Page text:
Consequences: - It is now clear to us that all of these starting points and the ideologies expounded by highly intelligent people were incomplete and misleading. Many had disastrous outcomes - some after a period when they benefited the people who adopted them (eg. labour, apartheid). I am not claiming that all belief systems fail society. They work well when used in congruent contexts. Most civilisations and human achievement has been built around belief systems, often religious systems.

I buy therefore I am: - In the first paragraph of the section of his lecture which deals with implementing his model, Samuel shows us that what he is proposing is another belief system. His is a belief in the market. People will realise themselves by buying and selling - "I am the man who bought four hundred hospitals".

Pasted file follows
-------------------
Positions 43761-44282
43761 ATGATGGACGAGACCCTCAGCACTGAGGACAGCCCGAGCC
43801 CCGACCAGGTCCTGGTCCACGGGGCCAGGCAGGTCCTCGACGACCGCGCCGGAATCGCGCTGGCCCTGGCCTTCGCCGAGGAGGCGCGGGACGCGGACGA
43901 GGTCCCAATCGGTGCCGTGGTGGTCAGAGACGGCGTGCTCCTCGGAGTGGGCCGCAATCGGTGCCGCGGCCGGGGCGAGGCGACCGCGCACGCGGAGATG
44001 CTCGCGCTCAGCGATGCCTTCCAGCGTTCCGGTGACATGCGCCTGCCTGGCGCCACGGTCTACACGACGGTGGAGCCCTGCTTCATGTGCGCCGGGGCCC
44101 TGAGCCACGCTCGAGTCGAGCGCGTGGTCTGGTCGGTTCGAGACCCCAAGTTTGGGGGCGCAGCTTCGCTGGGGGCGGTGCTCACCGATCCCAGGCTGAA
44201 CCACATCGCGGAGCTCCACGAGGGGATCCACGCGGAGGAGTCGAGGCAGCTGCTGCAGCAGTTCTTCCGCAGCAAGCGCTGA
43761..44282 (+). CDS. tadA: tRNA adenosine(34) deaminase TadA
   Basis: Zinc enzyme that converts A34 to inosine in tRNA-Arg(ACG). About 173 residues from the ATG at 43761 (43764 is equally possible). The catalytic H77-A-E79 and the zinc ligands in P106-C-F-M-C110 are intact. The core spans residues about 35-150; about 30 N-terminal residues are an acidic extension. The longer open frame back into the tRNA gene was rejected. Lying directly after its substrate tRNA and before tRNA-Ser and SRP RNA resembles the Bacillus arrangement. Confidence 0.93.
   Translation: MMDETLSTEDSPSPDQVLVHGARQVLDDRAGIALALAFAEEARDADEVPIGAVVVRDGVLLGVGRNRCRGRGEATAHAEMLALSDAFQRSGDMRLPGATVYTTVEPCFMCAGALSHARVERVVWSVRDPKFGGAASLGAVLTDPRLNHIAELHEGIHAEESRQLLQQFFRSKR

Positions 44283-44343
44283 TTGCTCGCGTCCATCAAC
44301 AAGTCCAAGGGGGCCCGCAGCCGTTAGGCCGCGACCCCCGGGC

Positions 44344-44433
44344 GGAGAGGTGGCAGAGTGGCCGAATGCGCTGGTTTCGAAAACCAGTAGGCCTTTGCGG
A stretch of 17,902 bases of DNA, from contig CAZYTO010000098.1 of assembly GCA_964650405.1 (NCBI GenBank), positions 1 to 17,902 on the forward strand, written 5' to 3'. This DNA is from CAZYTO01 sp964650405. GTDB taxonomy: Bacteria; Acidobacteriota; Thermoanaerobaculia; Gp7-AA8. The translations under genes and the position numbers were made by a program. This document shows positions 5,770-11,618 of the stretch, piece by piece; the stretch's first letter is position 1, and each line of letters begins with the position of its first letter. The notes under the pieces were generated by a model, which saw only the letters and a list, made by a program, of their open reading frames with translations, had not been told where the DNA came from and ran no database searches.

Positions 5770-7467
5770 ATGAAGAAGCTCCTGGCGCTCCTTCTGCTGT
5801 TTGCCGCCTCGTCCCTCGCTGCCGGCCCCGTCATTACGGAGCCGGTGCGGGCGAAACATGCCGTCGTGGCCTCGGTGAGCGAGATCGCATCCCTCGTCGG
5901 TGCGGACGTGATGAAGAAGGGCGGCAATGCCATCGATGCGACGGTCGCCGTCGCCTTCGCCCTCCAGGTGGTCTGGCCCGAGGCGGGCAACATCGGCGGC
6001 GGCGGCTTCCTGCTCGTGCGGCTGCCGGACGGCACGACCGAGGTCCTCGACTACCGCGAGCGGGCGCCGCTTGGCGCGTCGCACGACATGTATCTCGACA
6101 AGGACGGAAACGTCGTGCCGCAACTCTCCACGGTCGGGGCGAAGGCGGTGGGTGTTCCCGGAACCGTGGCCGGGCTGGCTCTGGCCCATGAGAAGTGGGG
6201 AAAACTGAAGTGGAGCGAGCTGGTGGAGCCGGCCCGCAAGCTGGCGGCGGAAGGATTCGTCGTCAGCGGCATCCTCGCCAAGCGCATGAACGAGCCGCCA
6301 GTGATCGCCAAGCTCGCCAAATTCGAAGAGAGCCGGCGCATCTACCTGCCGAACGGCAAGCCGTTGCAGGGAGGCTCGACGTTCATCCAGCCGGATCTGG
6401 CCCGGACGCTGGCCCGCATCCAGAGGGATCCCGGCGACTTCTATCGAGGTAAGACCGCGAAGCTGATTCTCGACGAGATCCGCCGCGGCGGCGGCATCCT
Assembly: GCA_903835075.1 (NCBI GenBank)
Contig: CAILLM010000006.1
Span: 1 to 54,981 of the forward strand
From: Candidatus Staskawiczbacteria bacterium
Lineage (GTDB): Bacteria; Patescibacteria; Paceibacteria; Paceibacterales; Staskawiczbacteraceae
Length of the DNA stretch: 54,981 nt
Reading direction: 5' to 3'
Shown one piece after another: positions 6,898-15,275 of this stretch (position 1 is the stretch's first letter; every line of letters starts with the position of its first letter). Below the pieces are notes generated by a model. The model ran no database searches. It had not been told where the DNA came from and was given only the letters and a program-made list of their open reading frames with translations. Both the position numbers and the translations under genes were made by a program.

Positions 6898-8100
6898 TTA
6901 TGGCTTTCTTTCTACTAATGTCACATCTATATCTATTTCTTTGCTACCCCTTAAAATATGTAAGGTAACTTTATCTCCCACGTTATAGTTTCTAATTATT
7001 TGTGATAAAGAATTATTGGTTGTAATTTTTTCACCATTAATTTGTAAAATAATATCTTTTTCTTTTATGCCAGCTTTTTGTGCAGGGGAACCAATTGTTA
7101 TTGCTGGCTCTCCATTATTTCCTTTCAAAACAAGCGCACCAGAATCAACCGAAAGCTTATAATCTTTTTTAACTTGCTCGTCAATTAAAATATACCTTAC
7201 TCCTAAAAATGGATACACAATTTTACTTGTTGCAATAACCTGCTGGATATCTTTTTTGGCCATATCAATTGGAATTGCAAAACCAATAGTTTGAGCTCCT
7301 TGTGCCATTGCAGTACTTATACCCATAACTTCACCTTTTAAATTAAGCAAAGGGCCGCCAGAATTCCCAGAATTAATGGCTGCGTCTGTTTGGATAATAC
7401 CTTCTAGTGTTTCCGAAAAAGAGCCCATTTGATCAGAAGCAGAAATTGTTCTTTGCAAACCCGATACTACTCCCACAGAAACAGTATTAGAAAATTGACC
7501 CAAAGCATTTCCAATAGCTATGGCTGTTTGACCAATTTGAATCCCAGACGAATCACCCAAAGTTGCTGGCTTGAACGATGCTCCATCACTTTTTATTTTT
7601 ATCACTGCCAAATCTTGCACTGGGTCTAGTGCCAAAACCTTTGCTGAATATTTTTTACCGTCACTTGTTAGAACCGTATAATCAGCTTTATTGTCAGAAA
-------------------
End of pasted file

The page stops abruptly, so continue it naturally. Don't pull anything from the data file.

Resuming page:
Samuel indicates that what he proposes 'represents a very major change from the "starting point" that exists in most countries.' He seeks to impose it on health care on the basis that it has worked in other contexts. He ignores the fact that it has already failed in the health care context.

Comparing paradigms: - If we are to understand what Samuel proposes then we must examine the paradigms of understanding which Samuel proposes to use and those which are already in use in health care in most countries. We can then consider which is more appropriate.

I compete therefore I am

A market society:- In the 20th century marketplace the starting point for many has become "I buy therefore I am". Descartes ideas influenced human belief systems for several centuries. They have been challenged and shown to be wanting.

Market theory now claims the universal legitimacy which dualism once enjoyed. I have suggested that this is what the young writer Hsu-Ming Teo was talking about when she wrote "The tides of continuity wash over and litter the future with the debris of the past". She was writing about her pessimism for the 21st century. This line followed her description of the horrors of the late 20th century - all in the name of belief systems - among them economic beliefs. ----- (The Australian 1/1/2000)